Having effective 1:1s is probably one of the most underrated things in a manager’s toolkit and as such, one of the first discussions I have with my coachees.
There are lots of Do-s and Don’t-s, but if I had to get to the core of what makes a 1:1 great, I would say this:
People (regardless of their age, title, experience or expectations) fundamentally want to be heard, understood and appreciated.
Once you embrace this, you will make a conscious effort to listen, focus on the individual, and give the support and direction they need to excel in their job. When the meeting becomes a ToDo-list tracker, you know you got it wrong.
Ok, so how do (mainly inexperienced) managers typically screw things up:
> Make the meeting about you and not the other person - it is their time to share what’s on their mind and not yours to list all the things you need from them.
> Focus on projects and deliverables - it is ok to discuss some, but an effective 1:1 is about stepping back and looking at the big picture of how the person is doing.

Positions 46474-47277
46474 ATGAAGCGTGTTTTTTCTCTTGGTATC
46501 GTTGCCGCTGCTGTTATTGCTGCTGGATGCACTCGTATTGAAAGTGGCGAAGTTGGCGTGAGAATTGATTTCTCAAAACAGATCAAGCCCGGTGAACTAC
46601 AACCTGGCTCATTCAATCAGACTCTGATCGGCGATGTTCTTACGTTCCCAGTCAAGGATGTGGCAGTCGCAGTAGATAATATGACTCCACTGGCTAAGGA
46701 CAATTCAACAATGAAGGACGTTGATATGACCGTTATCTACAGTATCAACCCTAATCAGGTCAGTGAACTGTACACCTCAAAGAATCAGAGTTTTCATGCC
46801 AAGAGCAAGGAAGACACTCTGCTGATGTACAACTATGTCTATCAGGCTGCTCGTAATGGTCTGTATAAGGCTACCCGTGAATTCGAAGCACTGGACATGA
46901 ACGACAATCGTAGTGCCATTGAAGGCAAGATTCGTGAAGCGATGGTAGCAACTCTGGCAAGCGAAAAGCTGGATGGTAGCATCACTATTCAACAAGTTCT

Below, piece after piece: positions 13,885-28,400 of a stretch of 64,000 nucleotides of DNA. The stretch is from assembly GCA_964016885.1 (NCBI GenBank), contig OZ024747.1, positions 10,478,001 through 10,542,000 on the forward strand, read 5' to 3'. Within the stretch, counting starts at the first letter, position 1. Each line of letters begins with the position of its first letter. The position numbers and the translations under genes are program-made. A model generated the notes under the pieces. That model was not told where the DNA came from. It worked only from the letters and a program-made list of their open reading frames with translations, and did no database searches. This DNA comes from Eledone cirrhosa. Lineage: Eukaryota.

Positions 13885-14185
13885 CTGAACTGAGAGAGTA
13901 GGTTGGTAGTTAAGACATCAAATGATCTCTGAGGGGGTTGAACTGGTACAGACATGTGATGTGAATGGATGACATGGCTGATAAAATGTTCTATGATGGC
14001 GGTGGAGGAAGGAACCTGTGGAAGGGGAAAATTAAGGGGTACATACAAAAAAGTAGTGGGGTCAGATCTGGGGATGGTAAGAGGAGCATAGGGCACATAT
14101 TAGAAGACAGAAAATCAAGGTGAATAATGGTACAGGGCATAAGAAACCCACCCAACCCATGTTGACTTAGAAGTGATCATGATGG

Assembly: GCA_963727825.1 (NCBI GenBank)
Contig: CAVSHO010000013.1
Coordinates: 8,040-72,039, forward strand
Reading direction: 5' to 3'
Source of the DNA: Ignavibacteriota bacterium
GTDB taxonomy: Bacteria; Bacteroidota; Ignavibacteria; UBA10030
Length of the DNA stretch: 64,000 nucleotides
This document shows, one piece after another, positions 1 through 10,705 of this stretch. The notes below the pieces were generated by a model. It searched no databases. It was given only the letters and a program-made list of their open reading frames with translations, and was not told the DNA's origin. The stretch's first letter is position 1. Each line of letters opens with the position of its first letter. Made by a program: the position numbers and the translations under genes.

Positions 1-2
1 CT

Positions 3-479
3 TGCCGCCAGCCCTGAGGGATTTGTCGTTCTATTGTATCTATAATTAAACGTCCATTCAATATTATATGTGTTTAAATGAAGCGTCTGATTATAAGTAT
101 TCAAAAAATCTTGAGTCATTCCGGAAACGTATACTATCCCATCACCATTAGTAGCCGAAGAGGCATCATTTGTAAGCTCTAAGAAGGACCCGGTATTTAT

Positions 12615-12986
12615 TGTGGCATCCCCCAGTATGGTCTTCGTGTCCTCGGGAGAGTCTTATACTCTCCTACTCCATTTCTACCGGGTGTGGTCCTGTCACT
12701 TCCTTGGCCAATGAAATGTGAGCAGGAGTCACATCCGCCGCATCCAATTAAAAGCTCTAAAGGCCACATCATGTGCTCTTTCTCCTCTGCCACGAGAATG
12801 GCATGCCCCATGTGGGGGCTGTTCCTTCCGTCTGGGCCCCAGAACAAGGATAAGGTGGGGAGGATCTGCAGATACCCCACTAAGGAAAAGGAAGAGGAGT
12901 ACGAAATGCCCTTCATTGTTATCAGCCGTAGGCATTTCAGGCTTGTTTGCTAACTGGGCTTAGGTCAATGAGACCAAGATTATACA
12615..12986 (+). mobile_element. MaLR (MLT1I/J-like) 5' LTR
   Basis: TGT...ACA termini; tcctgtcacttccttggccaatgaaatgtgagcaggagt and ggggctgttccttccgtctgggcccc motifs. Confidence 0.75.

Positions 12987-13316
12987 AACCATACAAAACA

> No feedback - people need to know how they are doing and what they can do better. Incorporating feedback as a standard part of the 1:1s makes it less stressful as a discussion point (and best if it’s 2-way so you can learn something too).
> No next steps - as a manager, you want the other person to leave feeling empowered, having clear direction, and actionable feedback.
> No regular catch ups - it’s best practice to have weekly 1:1s (canceling them / moving them around a lot makes the other person feel unimportant).